Insurance Groups Blasts Headlights, Maybe Now We’ll Get the Good Stuff

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Written by Chad Kirchner | March 30, 2016

The Insurance Institute for Highway Safety is an organization that independently crash tests vehicles for insurance companies. Their tests are typically more challenging than the government’s own crash testing, and their procedures are not influenced by the government. They also wield some significant influence over the automotive industry. Today, they said that most headlights suck. Hopefully that means the government will accept new lighting standards soon.

IIHS tested some 31 sedans and rated the output of the headlights The ones that scored the best ratings tending to be the LED headlights that have an auto-highbeams feature. Regular halogen lights, especially those within projectors, didn’t perform as well. If you’ve ever driven several different cars at night, you’ll notice a stark contrast between lights.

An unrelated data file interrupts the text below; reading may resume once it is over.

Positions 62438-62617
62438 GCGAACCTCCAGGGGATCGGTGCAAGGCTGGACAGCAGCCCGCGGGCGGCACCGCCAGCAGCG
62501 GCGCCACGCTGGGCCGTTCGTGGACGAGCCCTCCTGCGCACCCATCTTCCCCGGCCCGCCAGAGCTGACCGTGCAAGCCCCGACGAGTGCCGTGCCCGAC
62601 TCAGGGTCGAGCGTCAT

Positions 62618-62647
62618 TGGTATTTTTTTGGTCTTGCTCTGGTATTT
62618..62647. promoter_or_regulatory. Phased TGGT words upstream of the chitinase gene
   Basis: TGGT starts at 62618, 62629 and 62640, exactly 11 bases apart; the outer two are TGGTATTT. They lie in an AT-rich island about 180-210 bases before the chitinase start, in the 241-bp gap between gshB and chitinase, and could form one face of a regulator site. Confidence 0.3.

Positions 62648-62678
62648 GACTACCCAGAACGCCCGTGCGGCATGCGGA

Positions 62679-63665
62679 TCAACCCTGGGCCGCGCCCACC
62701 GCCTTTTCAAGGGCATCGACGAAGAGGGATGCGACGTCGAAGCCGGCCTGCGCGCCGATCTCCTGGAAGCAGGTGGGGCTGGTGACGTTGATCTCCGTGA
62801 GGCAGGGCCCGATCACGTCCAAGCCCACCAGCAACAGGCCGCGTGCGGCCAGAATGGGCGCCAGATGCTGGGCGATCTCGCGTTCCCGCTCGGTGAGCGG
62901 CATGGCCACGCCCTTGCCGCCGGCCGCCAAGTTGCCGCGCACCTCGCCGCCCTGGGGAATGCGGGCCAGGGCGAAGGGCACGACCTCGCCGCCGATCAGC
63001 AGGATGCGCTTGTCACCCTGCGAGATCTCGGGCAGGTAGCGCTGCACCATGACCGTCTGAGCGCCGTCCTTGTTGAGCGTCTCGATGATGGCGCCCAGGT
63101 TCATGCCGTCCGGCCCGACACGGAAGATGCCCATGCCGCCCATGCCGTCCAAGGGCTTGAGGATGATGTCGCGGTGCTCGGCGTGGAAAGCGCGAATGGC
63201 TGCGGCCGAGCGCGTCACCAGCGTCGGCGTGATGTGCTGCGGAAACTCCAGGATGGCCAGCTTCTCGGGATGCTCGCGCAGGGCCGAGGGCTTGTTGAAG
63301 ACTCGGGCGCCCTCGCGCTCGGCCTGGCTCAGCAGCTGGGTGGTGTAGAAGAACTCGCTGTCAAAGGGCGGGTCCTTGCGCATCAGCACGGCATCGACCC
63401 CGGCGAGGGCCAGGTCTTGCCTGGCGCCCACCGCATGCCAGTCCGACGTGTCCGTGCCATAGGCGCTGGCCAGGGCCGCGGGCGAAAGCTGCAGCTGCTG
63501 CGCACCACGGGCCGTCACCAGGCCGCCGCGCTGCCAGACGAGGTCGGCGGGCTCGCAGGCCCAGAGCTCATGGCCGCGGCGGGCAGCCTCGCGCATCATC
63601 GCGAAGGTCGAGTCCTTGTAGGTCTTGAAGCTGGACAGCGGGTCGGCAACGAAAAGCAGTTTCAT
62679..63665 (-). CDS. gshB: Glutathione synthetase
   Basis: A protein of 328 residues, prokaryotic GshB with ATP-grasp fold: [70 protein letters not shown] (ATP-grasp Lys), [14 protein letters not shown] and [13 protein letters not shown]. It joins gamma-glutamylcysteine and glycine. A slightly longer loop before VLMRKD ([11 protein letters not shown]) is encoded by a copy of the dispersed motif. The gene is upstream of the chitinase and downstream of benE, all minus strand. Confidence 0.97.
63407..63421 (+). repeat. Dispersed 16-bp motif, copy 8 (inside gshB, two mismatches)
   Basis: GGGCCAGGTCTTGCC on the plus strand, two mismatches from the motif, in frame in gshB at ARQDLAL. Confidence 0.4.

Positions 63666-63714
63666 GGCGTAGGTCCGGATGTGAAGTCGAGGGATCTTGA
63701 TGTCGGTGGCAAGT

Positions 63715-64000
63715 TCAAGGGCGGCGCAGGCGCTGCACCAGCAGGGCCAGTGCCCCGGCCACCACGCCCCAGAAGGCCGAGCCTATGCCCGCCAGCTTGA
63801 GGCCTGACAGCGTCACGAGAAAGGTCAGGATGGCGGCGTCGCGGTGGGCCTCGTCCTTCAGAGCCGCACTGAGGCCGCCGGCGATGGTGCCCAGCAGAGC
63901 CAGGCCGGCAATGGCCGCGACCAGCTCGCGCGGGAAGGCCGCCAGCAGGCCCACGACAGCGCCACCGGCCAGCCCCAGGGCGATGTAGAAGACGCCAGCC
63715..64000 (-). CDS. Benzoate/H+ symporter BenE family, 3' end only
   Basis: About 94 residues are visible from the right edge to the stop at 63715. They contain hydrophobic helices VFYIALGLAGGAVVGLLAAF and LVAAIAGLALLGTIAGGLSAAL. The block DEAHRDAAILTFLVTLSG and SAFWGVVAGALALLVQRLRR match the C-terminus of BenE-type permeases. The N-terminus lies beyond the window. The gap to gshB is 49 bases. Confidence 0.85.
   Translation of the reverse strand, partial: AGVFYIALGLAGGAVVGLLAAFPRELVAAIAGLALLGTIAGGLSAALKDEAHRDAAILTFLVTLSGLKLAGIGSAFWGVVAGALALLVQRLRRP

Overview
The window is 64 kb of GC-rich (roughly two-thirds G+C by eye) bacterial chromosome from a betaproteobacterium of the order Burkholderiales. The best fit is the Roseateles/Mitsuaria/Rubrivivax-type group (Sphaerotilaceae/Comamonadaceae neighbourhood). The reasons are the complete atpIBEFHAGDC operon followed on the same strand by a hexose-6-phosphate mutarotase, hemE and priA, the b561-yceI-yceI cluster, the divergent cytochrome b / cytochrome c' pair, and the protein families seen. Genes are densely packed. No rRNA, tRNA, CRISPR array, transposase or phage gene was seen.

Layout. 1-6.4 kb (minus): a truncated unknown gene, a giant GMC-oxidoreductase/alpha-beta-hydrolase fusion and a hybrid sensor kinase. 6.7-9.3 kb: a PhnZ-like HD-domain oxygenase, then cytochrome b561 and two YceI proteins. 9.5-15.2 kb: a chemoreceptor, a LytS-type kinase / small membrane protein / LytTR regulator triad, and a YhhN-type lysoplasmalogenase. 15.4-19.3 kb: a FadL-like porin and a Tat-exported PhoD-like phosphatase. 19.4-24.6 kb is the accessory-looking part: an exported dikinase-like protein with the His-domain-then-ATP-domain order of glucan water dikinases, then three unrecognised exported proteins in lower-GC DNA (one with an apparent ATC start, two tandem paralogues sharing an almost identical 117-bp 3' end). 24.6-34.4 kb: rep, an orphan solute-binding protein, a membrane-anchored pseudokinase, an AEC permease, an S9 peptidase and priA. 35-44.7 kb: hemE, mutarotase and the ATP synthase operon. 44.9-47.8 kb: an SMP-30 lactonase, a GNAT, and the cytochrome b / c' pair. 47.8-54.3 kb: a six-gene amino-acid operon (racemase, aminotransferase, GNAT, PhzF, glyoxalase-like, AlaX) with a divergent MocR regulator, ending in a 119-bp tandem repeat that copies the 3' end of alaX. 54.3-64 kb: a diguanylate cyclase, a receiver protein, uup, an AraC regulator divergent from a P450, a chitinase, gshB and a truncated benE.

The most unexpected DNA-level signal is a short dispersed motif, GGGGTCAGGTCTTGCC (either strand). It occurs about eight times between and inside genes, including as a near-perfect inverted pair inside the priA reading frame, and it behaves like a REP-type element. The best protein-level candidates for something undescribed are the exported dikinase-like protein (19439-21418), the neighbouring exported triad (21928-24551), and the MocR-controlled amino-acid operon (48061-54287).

But it doesn’t have to be that way in the United States. The National Highway Traffic Safety Administration, or NHTSA, regulate the designs of headlights and haven’t allowed for some of the advanced features that Europeans have had for years. For example, BMW offers adaptive headlights in Europe that are LED based and allowed the high beams to remain on even when a car is coming at you. Here’s a video demonstrating just how it works.

The IIHS notes that a lot of the LED and upgraded headlight options are part of expensive option packages, and not standard. While the government is pushing for mandatory backup cameras and other safety measures, it seems that mandating headlights that aren’t terrible isn’t that important.

Hopefully, that changes sooner than later.

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